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Wednesday, August 3, 2011

Jessie Miracle

I have put off writing this post for weeks. Not having internet gave me my first excuse. Being busy and out of town gave me my second. Not wanting to start off writing again with this post was my last. Now I've run out of excuses....

Note: This post should have had pictures but Tom worked long and hard on my camera only to find that my SD memory card is corrupted. So sad! If we manage to resurrect it, I will share photos later.

Jessie was a miracle from the beginning. As I wrote before, we fully expected (and were prepared for) Jessie to die at the beginning of July. But somehow she pulled through and hung in there. The last time I shared about Jessie we had begun giving her HIV medicine. She had to get nearly 8 mls of medicine twice a day. Keep in mind that her feedings were only 5 mls at a time. Her system was getting flooded with medication. Those first days on ARVs were rough. Jessie seemed to be in a state of hibernation. The tube in her nose was the only way she was getting her nutrition. Her tiny little face was a mask of medical tape and duck tape on top of that. One more use for the best tape around.

Then, the next miracle! Suddenly she began looking much better.She began to look around more. Her eyes were clear. She acted like she wanted to eat on her own. Finally, early one morning, the tape on her tube loosened enough that the feeding tube came free and we decided to remove it. Jessie still struggled to eat entirely on her own but with the help of a syringe we managed to keep giving her the amount she needed.

The day Jessie gained an ounce we all danced around the kitchen. Two days later there was a tiny amount of gain again. She was still seriously underweight--at 3 weeks old she only weighed 1.950 kgs. (less than 4.5 lbs). 

Jessie began behaving like a normal newborn baby. Waking to eat every hour or two and then sleeping peacefully in between. She was still cuddled nearly every minute of the day. There were always hand and arms ready to hold and love on her. We all enjoyed every silly expression, every stretch, every bit of fight she had inside her. She had many nicknames: turtle, ET, monkey, old man, froggy--she was so expressive.

We still couldn't get her to gain weight properly though. Two days in a row when we weighed her there was no discernible weight gain. Then, terribly, a loss! We were so disappointed. AIDS is sometimes called the wasting disease, but to see it happening in front of your eyes and on a tiny, little baby is heartbreaking.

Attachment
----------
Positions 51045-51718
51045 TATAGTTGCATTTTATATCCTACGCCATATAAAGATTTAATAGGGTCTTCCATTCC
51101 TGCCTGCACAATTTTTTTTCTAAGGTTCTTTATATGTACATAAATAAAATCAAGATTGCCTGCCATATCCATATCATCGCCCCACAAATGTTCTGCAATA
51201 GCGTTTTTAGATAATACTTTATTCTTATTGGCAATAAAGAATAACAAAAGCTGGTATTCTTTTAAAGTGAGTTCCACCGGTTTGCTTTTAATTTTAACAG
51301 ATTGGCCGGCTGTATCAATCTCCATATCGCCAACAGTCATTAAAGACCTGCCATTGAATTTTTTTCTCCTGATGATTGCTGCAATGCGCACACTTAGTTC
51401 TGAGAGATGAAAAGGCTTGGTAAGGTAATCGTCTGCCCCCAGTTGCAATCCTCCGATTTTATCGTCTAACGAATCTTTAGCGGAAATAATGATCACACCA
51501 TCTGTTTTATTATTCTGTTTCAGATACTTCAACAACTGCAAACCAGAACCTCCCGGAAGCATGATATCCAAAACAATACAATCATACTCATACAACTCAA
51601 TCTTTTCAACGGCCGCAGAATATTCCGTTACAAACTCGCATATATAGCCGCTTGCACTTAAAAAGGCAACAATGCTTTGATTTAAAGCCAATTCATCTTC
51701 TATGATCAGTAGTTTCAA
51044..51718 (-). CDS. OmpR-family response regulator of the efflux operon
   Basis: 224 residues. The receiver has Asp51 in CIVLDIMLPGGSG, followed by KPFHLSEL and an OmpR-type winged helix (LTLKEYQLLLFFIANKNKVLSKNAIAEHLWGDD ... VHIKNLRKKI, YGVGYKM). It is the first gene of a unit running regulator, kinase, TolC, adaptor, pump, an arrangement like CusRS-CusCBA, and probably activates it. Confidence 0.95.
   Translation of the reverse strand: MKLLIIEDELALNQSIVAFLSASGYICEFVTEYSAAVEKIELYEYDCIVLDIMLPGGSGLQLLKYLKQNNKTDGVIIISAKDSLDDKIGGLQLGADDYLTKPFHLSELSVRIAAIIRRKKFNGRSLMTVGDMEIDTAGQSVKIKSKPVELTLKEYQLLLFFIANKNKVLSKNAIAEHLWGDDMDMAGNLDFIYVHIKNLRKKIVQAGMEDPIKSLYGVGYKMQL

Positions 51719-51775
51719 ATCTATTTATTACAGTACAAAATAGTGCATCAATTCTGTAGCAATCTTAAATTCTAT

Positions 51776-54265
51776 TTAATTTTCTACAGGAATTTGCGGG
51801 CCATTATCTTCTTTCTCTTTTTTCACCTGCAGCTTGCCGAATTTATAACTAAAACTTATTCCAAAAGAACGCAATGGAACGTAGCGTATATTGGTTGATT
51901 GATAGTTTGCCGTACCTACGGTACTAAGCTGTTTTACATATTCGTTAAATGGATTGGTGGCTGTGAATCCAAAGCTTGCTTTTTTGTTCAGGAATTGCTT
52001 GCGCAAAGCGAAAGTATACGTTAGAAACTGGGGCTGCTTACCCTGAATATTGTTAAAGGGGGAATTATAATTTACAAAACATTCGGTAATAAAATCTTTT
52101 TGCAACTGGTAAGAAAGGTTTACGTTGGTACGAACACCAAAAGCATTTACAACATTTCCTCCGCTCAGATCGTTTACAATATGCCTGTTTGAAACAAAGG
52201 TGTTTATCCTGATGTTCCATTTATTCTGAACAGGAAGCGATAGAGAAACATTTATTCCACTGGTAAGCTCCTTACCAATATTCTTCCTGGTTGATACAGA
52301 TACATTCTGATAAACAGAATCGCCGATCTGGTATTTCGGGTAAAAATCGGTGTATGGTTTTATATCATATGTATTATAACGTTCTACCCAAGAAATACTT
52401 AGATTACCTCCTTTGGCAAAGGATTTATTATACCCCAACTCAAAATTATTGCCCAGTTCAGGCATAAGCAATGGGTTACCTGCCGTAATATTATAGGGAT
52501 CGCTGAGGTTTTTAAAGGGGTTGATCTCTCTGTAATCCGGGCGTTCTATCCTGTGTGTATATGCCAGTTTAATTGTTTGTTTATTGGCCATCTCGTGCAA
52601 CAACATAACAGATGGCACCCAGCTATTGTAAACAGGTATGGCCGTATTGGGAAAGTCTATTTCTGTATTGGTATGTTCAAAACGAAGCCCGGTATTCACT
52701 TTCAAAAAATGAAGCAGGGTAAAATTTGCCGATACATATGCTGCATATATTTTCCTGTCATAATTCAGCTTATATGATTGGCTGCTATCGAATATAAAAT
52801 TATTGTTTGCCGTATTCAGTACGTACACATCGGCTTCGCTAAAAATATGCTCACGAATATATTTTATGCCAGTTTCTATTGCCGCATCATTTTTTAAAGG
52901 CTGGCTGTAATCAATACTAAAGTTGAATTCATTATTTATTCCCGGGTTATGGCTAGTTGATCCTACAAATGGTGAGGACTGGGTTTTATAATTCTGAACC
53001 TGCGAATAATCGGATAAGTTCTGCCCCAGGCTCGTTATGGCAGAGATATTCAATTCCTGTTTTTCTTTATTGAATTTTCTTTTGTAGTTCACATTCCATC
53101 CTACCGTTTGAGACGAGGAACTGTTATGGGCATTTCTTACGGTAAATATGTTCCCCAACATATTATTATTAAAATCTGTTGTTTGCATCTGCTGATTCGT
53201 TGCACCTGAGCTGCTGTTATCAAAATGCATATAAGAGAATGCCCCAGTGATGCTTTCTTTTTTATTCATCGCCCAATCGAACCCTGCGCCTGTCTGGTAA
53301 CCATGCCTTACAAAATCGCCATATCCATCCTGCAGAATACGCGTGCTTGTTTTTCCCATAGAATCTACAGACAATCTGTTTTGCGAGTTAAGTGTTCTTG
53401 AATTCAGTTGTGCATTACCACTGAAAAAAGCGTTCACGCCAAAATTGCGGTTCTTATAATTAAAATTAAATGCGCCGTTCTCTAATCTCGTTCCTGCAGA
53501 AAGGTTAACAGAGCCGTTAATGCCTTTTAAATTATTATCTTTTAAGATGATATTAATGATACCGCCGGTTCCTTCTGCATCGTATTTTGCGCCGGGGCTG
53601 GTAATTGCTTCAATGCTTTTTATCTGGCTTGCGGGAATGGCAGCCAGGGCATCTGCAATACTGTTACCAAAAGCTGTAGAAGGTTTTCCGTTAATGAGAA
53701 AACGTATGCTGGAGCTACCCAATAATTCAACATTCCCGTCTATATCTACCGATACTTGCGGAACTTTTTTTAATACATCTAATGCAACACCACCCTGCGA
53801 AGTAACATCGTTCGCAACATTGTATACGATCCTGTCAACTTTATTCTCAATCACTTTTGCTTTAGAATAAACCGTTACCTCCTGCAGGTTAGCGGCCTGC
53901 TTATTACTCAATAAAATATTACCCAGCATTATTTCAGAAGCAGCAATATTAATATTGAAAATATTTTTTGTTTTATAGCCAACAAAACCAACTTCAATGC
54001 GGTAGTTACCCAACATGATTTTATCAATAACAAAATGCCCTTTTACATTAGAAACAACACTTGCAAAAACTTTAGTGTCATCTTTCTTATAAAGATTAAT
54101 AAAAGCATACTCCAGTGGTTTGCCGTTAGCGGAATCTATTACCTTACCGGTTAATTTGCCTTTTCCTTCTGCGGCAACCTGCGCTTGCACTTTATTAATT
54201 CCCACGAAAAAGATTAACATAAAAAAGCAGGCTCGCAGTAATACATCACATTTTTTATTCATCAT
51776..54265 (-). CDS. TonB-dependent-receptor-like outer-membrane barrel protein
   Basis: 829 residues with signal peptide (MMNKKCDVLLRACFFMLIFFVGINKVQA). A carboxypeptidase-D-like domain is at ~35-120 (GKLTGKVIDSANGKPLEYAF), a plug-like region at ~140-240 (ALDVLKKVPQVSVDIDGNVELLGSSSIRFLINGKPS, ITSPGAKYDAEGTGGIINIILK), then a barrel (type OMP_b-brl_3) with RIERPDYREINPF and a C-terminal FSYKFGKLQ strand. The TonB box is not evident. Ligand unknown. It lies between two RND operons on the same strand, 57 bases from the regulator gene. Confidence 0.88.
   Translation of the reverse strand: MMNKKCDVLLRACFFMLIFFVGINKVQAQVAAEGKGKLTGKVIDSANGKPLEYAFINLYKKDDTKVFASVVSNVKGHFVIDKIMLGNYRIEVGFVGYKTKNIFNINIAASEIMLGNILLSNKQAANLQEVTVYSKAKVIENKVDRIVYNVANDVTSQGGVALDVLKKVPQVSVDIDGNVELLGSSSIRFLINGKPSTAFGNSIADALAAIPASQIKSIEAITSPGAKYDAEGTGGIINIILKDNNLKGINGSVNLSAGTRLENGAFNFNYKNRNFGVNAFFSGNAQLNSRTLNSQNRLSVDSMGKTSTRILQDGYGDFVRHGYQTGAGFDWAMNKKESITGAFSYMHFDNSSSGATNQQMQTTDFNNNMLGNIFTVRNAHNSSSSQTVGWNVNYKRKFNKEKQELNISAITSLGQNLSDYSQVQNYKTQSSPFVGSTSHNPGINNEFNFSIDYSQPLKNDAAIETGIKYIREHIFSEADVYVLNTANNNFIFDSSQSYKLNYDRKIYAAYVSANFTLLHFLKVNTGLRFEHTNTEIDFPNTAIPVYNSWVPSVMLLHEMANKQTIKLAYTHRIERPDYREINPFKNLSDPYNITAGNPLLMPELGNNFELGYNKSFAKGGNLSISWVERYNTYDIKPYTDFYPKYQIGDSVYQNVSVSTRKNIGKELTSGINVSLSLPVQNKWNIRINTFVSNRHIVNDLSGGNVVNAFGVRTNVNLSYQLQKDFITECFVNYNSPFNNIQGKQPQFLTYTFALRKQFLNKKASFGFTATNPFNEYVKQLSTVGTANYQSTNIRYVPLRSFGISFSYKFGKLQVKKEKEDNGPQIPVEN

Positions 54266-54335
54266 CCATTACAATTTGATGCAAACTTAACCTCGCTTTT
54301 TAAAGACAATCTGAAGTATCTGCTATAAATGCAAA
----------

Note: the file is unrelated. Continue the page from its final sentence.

Later on the night of the sad weight loss, Jessie's body temperature plummeted. She regressed to the state of hibernation again and we had a harder and harder time getting her to eat. We made the difficult decision to reinsert the feeding tube. She was once again getting her nutrients in but seemed to be doing worse than ever. By Sunday night I was sure it wouldn't be long. I took the first night shift and then turned Jessie's care over to Meghan at 2 AM. I didn't want to let her in on my fears but she picked up on them anyway. Forty-five minutes later I woke up and went out to the living room. I found that Jessie had passed on 10 minutes before. Poor Meghan was holding her tiny, lifeless body in her arms and weeping.

The next several hours were terrible as one by one the visiting volunteers woke up and were greeted with the news that the little life that had captured our hearts was no longer with us on earth but had moved on to God's arms.

I had prayed so hard that God would grant us this miracle. That we would be able to save this life. I wanted it for her sake. I wanted it for the sake of the young girls who were giving up their summers to give love to others. Truth be told, I wanted it for my sake too. Selfishly I felt I was due some good news. Once again I've been humbled. His ways are not my ways (Isaiah 55:8). God had a plan for Jessie's life and he means all for good. Your prayers were answered in that we had several extra days of love and life with Jessie. She was happy. She was cared for. She was loved. And, she continues to experience love in the arms of her Heavenly Father.

Meghan wrote about Jessie on her blog. I leave you now with excerpts from that post.